The rally in technology shares boosted Wall Street and softened the end of a tough week
Gains from technology-oriented stocks drove a large part of the rise in the S&P 500. Both Google's parent company and Netflix posted strong uploads
A man uses his cell phone outside the New York Stock Exchange. (AP Photo/Mary Altaffer)
A rally in technology shares on Friday applied some balm to a tough week on Wall Street, dominated by concerns about a weakening economy.< /b>
TheS&P 500 rose 1.9% on Friday, but still ended with its first weekly loss in the last three. The Nasdaq added 2.7% and the Dow rose 1 percent
Google's parent company rose after saying it was cutting spending by laying off workers. It is the latest big tech company to admit to having expanded too fast in recent years. Netflix rose after announcing an increase in the number of subscribers. Markets mostly fell this week on fears the economy might not avoid a painful recession.
Not long ago, bad news about the economy used to be wickedly good for Wall Street. This was because investors took them as a sign that the Federal Reserve might ease its rate hikes. But bad news about the economy is increasingly becoming bad news for Wall Street as well, which worries more about the prospects for a severe recession.
To further complicate matters, several Federal Reserve officials insisted throughout the week that they are likely to continue raising rates and hold them there for a while to make sure that the country's high inflation is actually squashed.< b> Although inflation has started to slow, it remains under upward pressure from a still strong US job market and other factors.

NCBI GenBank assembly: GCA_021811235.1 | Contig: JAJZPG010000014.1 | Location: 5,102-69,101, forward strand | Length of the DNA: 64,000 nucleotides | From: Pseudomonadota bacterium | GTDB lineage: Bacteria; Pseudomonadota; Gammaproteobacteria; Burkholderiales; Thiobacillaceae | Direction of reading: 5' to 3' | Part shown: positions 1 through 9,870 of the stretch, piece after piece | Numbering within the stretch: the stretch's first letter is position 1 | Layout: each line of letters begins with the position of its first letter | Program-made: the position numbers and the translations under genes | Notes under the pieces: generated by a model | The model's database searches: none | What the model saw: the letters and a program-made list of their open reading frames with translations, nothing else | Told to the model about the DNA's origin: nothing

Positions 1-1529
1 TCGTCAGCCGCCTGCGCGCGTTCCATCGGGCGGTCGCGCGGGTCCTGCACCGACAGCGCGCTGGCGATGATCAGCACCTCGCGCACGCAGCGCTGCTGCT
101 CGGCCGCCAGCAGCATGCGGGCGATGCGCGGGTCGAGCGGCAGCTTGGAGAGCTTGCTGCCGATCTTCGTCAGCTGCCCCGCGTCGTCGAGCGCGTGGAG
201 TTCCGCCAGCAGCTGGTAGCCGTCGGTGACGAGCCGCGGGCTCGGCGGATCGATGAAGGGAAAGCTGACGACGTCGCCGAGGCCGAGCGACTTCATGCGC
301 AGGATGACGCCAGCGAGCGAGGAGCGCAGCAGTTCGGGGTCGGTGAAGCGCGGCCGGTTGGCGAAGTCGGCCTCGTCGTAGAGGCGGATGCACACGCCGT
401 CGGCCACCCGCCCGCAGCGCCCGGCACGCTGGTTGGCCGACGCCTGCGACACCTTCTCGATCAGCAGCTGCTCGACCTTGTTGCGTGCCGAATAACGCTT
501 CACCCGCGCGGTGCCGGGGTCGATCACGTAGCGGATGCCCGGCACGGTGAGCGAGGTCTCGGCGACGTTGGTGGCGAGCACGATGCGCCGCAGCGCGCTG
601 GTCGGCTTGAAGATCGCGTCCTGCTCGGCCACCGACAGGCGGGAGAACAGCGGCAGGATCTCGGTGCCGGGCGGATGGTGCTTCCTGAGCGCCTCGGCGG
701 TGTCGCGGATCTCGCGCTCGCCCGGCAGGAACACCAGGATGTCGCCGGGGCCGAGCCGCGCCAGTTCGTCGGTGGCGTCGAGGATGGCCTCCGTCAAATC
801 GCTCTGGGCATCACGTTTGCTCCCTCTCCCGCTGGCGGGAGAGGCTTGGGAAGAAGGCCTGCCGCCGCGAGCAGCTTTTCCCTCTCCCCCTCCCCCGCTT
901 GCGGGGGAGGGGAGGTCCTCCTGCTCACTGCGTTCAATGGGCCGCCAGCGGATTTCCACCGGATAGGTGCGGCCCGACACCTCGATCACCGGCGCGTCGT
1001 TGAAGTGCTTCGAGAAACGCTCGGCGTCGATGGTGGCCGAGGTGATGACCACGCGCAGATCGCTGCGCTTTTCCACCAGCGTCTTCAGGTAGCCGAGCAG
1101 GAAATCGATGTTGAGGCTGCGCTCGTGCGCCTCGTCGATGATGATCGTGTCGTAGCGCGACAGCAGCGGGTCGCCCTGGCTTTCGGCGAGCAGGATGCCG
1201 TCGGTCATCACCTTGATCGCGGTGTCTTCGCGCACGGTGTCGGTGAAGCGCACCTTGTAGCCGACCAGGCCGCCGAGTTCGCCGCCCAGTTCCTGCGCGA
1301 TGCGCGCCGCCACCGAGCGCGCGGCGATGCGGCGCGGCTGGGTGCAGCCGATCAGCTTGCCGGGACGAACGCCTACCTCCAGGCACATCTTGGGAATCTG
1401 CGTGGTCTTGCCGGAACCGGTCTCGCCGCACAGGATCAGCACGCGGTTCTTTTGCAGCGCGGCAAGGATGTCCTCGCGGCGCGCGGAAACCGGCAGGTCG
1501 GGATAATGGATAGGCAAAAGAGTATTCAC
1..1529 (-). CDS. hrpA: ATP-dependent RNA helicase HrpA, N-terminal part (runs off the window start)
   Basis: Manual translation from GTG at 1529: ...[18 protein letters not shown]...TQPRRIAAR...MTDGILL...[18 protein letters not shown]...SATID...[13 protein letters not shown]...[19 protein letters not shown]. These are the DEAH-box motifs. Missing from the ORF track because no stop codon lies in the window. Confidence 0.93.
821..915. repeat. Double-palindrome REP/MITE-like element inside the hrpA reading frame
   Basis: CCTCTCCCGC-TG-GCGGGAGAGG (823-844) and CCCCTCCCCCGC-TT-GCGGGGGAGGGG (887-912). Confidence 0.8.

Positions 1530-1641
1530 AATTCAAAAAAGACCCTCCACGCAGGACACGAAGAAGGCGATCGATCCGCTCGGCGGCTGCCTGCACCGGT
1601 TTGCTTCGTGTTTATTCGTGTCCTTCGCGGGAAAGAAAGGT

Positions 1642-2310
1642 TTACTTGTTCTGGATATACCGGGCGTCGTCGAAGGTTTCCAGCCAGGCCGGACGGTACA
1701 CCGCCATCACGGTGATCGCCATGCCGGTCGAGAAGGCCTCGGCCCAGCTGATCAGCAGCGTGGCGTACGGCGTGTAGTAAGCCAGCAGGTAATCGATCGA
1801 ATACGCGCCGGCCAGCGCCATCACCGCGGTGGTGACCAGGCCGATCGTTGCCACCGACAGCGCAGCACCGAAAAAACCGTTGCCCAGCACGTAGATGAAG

Many Wall Street investors came to this week already forecasting a recession modest or brief, but they also hoped that rate cuts by the Federal Reserve later this year could signal a rebound for markets. Dour economic data this week and comments from central bankers threaten such forecasts.
Gains in technology-oriented stocks < /b>powered a large part of the S&P 500's rise on Friday. The parent company of Google said it was cutting costs by laying off 12,000 workers, and Netflix reported an increase in its number of subscribers.
Alphabet gained 4.8% after becoming the latest big tech company to admit it had expanded too much rapidly in recent years amid the boom created by the pandemic. Netflix rose 7.9%.
Cruise companies also posted gains. Carnival rose 4.2%, Norwegian Cruise Lines 5.1% and Royal Caribbean 3.5%.
The stock market could be prone to even wilder swings on Friday than in the past, as $797 billion in stock option contracts come to maturity. It is the largest amount for individual stock options since January 2022 and the fourth largest on record, according to Goldman Sachs.
Yields on Treasury bonds they rose on Friday, recapturing declines earlier in the week fueled by concerns about a weakening economy. The 10-year Treasury yield, which helps set rates on mortgages and other major loans, rose to 3.48% from 3.40% on Thursday.
The The two-year yield, which tends to track more closely the Fed's expectations, rose to 4.20% from 4.13%.
International stock markets posted modest gains.
The Nikkei 225 rose 0.6% after Japan reported that its consumer inflation rate reached 4% in December, its highest level in 41 years. This high figure could increase pressure on the Bank of Japan to change its policy of keeping the official interest rate at an ultra-low level of minus 0.1%. But economists expect price pressures to ease in the coming months as inflation eases elsewhere.
(With information from AP)